In this instance, the AI-powered algorithm designed by Heron Systems won 5 times against the US DARPA F-16 Fighting Falcon pilot that was flying in a full flight simulator and equipped with a virtual reality headset. Programmed to lock on target and automatically fire as quickly as possible to maximize the opportunity for firing in a given interaction automatically hit the target, the competition highlighted how computers can calibrate better firing opportunities as they are not distracted by flight safety consideration (sometimes less than 500 feet from the other aircraft) and human physical consideration (G forces, disorientation, sight), hence being better able to take advantage of presented targets than a human pilot, who is forced to distribute their attention across multiple actions at the same time.
This does not mean that manned aircraft will become redundant in a near future. If the machine clearly won in a tethered and simulated environment, results could differ in real operations. This simulation obviated existing constraints about interpreting and processing full sensor data in a live environment, something that challenges existing systems. Machines still need to be trained to deal with a higher volume of parameters to learn and data to interpret, and automatic target hit default mode would be more likely to be subject to hit and miss targets. Similarly, delineating between a target and a non-target in grey scenarios would remain a responsibility of human controllers.
The biggest issue presently is confidence in the algorithm and its reliability. The firms that attended the competition witnessed in the early days of the tests that computers could also get data wrong, make mistakes in deductions and easily crash the aircraft. There is consequently still a long way to go before pilots, and more generally humans, can trust algorithms to overtake some of their tasks.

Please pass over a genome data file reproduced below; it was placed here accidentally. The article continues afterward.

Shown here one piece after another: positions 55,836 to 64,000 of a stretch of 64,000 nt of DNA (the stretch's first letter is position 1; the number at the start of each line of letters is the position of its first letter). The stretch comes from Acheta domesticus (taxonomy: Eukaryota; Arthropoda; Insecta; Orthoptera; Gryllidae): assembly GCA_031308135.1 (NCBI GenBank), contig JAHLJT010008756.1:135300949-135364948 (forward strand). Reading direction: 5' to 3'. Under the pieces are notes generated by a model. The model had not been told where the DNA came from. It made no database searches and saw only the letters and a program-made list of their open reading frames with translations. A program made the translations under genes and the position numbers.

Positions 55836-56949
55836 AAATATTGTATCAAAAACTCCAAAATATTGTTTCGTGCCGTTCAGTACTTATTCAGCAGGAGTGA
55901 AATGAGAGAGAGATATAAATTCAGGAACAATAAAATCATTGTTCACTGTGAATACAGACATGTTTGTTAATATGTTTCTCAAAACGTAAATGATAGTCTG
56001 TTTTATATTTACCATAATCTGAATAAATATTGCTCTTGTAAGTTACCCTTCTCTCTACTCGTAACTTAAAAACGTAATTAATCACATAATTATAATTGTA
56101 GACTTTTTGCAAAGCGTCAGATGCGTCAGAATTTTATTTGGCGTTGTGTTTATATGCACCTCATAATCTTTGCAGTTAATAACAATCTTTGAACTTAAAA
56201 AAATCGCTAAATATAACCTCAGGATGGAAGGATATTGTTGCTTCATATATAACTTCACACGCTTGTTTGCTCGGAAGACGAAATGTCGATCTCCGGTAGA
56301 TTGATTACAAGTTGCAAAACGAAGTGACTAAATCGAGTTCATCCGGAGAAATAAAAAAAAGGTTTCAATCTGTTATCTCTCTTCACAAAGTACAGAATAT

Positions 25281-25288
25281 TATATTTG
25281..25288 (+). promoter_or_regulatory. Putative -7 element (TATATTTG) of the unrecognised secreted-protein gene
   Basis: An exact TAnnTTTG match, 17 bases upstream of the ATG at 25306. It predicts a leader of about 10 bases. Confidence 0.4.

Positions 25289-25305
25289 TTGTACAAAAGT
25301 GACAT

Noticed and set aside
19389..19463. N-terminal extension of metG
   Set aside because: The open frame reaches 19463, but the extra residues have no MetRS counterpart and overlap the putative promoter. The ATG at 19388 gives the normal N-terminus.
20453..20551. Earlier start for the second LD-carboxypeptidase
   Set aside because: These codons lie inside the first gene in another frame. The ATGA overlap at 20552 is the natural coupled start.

Interestingly, these tests and trials are focusing on one specific flying task, maneuver or aspect of air combat; the main idea being to relieve pilots from their current workload. As aircraft embedded mission systems are getting increasingly complex and provide more insights to the pilot that a human can only deal with, decision makers are looking to improve operational efficiency with limited effect on pilot health and capacity. Future integration of manned-unmanned teaming assets or drone swarm remotely controlled from a combat jet will require similar AI-powered systems to support the mission. Hence the crucial aspect of trustworthiness in systems aimed at reducing human workload.
For 5 years, the US DARPA is planning on researching on how algorithms can significantly improve air combat operations with similar tests and competitions: exploring and assessing where AI fits the best on-board fighter jets. On that note, one may notice that the F-16 has a long history with autonomy software, especially as the QF-16 project (run since 2010) has reached several successful milestones. While Skyborg is the highest profile unmanned development program, Alphadogfight and similar programs show that legacy aircraft still have a role to play in future warfare.
Here is an article about this from Defense-Aerospace.com.